The research program will focus on the development of indocyanine green (ICG) loaded Solid Lipid Nanoparticles (SLN) and on the characterization of photophysical (size and charges measurements, spectral characterization, thermal effect) and photobiological properties (uptake, intracellular fluorescence and localization, therapeutic efficiency). The biological model used will be 2D and 3D cell cultures and animal models.
Selection process: Interested candidates should send a CV, a scientific track record, a motivation letter and two recommendation letters to:
Dr. Henri-Pierre Lassalle / Prof. Andreea Pasc
Contact: firstname.lastname@example.org; email@example.com
Skills/Qualifications: Candidates for this postdoctoral fellowship must hold a PhD degree in cell biology, good knowledge in photobiology will be required, as well as experience in animal experiments (the authorization to experiment on animals will be highly appreciated). Creativity, autonomy and strong reliability are highly required. All applicants must be able to communicate fluently in French and/or English (speaking and writing). The position is available for a period of 18 months, starting from September 2020.
Keywords: Cancer, Nanoparticle, Photothermal therapy (PTT), NIR fluorescence, Indocyanine green, Photodiagnosis.
Over the last decade, photothermal therapy (PTT) have attracted increasing attention as a potential alternative to classical ones. It involves both molecules or nanoparticles absorbing photons upon NIR irradiation and generating heat through non-radiative relaxation pathways.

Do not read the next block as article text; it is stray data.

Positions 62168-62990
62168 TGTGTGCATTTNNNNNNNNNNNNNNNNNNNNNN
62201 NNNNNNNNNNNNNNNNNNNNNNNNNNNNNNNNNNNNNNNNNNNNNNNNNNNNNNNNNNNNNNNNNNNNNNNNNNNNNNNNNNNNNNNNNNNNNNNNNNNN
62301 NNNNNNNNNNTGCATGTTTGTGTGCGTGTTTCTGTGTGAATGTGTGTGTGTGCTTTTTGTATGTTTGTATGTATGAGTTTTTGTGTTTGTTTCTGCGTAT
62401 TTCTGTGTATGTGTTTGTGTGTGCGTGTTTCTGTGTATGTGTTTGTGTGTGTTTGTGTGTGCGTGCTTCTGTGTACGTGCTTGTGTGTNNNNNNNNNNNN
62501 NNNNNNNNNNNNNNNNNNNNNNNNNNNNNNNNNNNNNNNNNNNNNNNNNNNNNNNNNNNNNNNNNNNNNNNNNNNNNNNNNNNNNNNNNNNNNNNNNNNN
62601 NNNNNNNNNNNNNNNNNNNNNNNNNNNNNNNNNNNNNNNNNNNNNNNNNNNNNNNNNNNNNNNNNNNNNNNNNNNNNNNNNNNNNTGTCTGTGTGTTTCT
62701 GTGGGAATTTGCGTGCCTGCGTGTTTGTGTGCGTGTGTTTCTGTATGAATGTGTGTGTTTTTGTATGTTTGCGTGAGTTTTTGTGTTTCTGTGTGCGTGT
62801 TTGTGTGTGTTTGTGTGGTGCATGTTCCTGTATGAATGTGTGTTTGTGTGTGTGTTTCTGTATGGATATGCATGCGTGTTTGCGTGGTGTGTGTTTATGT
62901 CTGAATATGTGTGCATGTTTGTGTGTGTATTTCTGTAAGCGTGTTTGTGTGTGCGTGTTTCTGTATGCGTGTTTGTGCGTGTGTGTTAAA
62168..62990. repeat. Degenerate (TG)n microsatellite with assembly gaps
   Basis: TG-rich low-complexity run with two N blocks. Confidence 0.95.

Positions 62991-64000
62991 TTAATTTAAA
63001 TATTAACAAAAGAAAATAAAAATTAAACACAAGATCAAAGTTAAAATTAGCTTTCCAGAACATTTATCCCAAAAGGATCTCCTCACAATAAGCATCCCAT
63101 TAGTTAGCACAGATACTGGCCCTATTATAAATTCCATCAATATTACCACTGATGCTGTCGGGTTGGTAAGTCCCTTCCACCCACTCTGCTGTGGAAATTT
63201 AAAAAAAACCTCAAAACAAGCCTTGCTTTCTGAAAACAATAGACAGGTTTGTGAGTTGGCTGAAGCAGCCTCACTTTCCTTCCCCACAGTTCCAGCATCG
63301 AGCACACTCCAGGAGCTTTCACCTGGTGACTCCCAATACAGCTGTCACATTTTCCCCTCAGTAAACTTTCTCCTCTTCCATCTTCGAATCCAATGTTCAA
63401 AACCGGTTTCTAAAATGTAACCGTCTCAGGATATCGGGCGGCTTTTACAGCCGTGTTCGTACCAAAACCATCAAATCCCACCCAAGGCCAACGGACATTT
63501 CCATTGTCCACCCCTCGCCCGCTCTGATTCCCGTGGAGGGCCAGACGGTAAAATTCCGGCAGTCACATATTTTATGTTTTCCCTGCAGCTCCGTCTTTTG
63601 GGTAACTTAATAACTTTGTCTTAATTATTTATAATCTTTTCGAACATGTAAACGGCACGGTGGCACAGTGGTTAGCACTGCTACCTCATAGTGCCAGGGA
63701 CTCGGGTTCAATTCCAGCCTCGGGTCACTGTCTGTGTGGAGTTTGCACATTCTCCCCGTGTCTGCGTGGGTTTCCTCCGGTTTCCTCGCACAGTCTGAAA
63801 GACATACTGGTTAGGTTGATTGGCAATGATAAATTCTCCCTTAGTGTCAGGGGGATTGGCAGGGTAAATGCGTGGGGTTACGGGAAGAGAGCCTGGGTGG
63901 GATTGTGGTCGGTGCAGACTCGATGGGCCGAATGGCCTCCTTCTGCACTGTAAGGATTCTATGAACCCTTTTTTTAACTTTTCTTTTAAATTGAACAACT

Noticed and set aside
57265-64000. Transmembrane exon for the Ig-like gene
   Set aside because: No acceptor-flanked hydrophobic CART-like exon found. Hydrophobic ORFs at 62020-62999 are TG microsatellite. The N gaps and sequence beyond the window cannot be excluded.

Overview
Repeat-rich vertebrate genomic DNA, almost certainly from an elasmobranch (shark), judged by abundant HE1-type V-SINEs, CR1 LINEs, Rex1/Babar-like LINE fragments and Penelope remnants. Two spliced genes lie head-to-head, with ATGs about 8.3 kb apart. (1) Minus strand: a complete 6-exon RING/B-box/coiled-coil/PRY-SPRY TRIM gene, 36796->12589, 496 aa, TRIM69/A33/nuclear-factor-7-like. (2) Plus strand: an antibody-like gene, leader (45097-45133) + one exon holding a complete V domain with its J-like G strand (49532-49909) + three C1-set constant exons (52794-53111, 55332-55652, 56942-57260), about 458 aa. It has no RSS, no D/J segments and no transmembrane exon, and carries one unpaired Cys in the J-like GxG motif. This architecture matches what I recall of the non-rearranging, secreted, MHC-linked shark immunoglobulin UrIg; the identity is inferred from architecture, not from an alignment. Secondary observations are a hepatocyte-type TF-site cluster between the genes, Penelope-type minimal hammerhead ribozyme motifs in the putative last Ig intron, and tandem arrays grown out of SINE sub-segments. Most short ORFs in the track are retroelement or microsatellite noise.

In this context, applications are open for a postdoctoral fellowship position funded by the “FireLight” projet-FEDER – Photoactive molecules and nanoparticles. The position will be based at L2CM laboratory in Nancy (France). The research program will focus on the synthesis of calixarene derivatives and the characterization of the optical and photophysical properties of the resulting molecular self-assemblies and calixarene-MoS2 nanoparticles assembled systems. The project will also include photobiochemical characterization triggering anti-bacterial applications.
Skills/Qualifications: Candidates for this postdoctoral fellowship must hold a PhD degree in organic chemistry, preferably with experience in photobiochemistry. Creativity, autonomy and strong reliability are highly required. All applicants must be able to communicate fluently in French and/or English (speaking and writing). The position is available for a period of 18 months, starting from September 2020.
Selection process: Interested candidates should send a CV, a scientific track record, a motivation letter and two recommendation letters to:
Prof. Jean-Bernard Regnouf de Vains / Prof. Andreea Pasc
Contact: firstname.lastname@example.org; email@example.com
Application deadline 15 juin.